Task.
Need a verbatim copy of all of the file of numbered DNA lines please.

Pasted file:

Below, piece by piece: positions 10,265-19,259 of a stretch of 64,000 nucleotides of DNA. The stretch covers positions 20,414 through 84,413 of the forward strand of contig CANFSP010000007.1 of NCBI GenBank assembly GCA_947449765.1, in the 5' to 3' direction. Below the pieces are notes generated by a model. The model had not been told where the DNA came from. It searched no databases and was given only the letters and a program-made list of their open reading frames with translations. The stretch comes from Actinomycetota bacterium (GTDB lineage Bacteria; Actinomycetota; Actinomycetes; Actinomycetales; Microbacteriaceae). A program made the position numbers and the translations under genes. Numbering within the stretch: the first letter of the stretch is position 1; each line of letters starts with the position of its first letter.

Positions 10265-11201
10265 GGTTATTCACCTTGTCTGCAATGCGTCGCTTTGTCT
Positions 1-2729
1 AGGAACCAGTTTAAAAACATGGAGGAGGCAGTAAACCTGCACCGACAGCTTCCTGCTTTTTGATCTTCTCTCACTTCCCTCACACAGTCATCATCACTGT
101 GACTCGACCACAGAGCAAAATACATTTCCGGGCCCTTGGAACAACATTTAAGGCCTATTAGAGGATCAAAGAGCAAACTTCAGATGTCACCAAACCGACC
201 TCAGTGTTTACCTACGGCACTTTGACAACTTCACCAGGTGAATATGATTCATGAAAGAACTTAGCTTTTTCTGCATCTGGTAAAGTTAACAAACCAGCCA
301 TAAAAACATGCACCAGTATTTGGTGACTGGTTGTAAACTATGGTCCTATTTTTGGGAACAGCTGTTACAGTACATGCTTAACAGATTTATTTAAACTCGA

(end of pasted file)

Below, piece by piece: positions 10,265-19,259 of a stretch of 64,000 nucleotides of DNA. The stretch covers positions 20,414 through 84,413 of the forward strand of contig CANFSP010000007.1 of NCBI GenBank assembly GCA_947449765.1, in the 5' to 3' direction. Below the pieces are notes generated by a model. The model had not been told where the DNA came from. It searched no databases and was given only the letters and a program-made list of their open reading frames with translations. The stretch comes from Actinomycetota bacterium (GTDB lineage Bacteria; Actinomycetota; Actinomycetes; Actinomycetales; Microbacteriaceae). A program made the position numbers and the translations under genes. Numbering within the stretch: the first letter of the stretch is position 1; each line of letters starts with the position of its first letter.

Positions 10265-11201
10265 GGTTATTCACCTTGTCTGCAATGCGTCGCTTTGTCT
Positions 1-2729
1 AGGAACCAGTTTAAAAACATGGAGGAGGCAGTAAACCTGCACCGACAGCTTCCTGCTTTTTGATCTTCTCTCACTTCCCTCACACAGTCATCATCACTGT
101 GACTCGACCACAGAGCAAAATACATTTCCGGGCCCTTGGAACAACATTTAAGGCCTATTAGAGGATCAAAGAGCAAACTTCAGATGTCACCAAACCGACC
201 TCAGTGTTTACCTACGGCACTTTGACAACTTCACCAGGTGAATATGATTCATGAAAGAACTTAGCTTTTTCTGCATCTGGTAAAGTTAACAAACCAGCCA
301 TAAAAACATGCACCAGTATTTGGTGACTGGTTGTAAACTATGGTCCTATTTTTGGGAACAGCTGTTACAGTACATGCTTAACAGATTTATTTAAACTCGA